Page:Pieces People Ask For.djvu/241

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123
THE READING-CLUB.

His business? Stopped his business till I spoke,
I'd hold my peace forever! (Clifford kneels, presenting a letter.)
Does he kneel?
A lady am I to my heart's content!
Could he unmake me that which claims his knee,
I'd kneel to him,—I would, I would! Your will?

Clif. This letter from my lord.
Jul. Oh, fate! who speaks?
Clif. The secretary of my lord. (Rises.)
Jul. I breathe!
I could have sworn 'twas he!
(Makes an effort to look at him, but is unable.)
So like the voice!—
I dare not look lest there the form should stand.
How came he by that voice? 'Tis Clifford's voice
If ever Clifford spoke! My fears come back.
Clifford, the secretary of my lord!
Fortune hath freaks, but none so mad as that.It cannot be!—it should not be! A look,
And all were set at rest. (Tries to look at him again, but cannot.)
So strong my fears,
Dread to confirm them takes away the power
To try and end them. Come the worst, I'll look.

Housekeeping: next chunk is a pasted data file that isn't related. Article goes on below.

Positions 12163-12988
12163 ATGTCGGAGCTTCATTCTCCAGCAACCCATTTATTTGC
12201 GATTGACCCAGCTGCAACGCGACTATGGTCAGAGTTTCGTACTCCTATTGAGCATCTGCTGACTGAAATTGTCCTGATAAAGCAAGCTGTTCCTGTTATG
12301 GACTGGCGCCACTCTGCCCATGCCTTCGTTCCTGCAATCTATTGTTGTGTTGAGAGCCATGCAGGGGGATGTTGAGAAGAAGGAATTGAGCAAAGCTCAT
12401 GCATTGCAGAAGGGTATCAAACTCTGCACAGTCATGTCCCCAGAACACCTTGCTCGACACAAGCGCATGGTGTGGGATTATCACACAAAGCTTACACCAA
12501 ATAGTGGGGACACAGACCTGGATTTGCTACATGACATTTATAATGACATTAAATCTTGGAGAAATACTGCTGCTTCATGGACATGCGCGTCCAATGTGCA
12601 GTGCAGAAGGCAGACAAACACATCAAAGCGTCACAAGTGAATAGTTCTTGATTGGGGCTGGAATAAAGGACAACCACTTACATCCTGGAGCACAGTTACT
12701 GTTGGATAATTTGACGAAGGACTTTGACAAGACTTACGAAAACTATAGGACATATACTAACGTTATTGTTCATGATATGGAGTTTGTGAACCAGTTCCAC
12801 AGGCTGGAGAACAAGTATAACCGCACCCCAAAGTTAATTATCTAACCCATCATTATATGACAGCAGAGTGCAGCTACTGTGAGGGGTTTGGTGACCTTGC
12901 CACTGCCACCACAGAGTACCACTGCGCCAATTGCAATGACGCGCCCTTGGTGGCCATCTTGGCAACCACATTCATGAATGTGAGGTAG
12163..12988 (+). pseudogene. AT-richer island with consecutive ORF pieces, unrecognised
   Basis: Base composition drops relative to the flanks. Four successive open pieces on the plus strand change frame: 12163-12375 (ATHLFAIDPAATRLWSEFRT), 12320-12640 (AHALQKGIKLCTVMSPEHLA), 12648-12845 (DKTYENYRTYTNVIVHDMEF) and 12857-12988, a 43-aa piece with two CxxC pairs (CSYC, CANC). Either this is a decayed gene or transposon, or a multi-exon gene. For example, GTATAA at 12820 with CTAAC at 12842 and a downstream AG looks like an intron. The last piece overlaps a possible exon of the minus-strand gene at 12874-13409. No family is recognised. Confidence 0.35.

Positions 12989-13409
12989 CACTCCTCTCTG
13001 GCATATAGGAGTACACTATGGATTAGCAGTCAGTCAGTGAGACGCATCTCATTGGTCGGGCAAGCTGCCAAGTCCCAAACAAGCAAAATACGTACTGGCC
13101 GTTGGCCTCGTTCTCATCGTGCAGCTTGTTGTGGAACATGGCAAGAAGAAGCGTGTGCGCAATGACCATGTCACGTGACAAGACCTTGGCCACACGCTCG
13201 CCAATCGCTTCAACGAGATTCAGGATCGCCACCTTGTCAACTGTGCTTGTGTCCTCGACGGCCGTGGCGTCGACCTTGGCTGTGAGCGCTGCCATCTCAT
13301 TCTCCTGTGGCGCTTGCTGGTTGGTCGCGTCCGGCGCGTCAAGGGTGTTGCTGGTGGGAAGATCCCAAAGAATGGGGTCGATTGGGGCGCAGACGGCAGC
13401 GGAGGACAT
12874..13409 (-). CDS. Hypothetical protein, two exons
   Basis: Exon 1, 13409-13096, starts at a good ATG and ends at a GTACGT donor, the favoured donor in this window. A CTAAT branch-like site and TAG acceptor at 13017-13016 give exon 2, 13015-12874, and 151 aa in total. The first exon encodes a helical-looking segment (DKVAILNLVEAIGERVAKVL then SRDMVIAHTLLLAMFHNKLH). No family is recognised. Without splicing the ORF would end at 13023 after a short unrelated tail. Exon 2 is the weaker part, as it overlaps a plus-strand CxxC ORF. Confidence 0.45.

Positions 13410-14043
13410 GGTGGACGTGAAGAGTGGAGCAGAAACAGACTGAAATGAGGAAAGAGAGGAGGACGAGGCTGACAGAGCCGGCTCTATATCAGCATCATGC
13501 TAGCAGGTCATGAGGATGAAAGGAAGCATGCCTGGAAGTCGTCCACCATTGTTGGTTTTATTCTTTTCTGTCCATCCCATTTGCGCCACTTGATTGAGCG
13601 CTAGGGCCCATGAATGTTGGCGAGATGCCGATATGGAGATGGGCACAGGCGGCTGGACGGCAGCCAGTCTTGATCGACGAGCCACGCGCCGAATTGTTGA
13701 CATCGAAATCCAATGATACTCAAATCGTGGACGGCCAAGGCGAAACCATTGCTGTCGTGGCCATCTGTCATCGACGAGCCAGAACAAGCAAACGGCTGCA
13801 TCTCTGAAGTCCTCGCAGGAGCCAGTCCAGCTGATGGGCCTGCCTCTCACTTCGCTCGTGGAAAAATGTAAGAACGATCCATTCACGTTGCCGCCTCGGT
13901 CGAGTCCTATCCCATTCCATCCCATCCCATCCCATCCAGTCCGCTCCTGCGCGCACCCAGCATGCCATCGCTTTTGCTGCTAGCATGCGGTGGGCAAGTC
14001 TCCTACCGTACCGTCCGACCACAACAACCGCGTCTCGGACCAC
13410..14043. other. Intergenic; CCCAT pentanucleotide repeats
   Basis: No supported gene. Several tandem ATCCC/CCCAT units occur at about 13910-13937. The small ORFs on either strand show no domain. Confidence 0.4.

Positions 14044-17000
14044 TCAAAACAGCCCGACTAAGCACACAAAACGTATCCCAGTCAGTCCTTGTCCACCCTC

(She tries again, and is again unequal to the task.)
I'd sink before him if I met his eye!
Clif. Wilt please your ladyship to take the letter?
Jul. There, Clifford speaks again! Not Clifford's breath
Could more make Clifford's voice; not Clifford's tongue
And lips more frame it into Clifford's speech.
A question, and 'tis over! Know I you?
Clif. Reverse of fortune, lady, changes friends:
It turns them into strangers. What I am
I have not always been.
Jul. Could I not name you?
Clif. If your disdain for one, perhaps too bold
When hollow fortune called him favorite,
Now by her fickleness perforce reduced
To take an humble tone, would suffer you—
Jul. I might?
Clif. You might.
Jul. O Clifford! is it you?
Clif. Your answer to my lord. (Gives the letter.)
Jul. Your lord!
Clif. Wilt write it?
Or, will it please you send a verbal one?
I'll bear it faithfully.
Jul. You'll bear it?
Clif. Madam,
Your pardon; but my haste is somewhat urgent.
My lord's impatient, and to use despatch
Were his repeated orders.
Jul. Orders? Well (takes letter),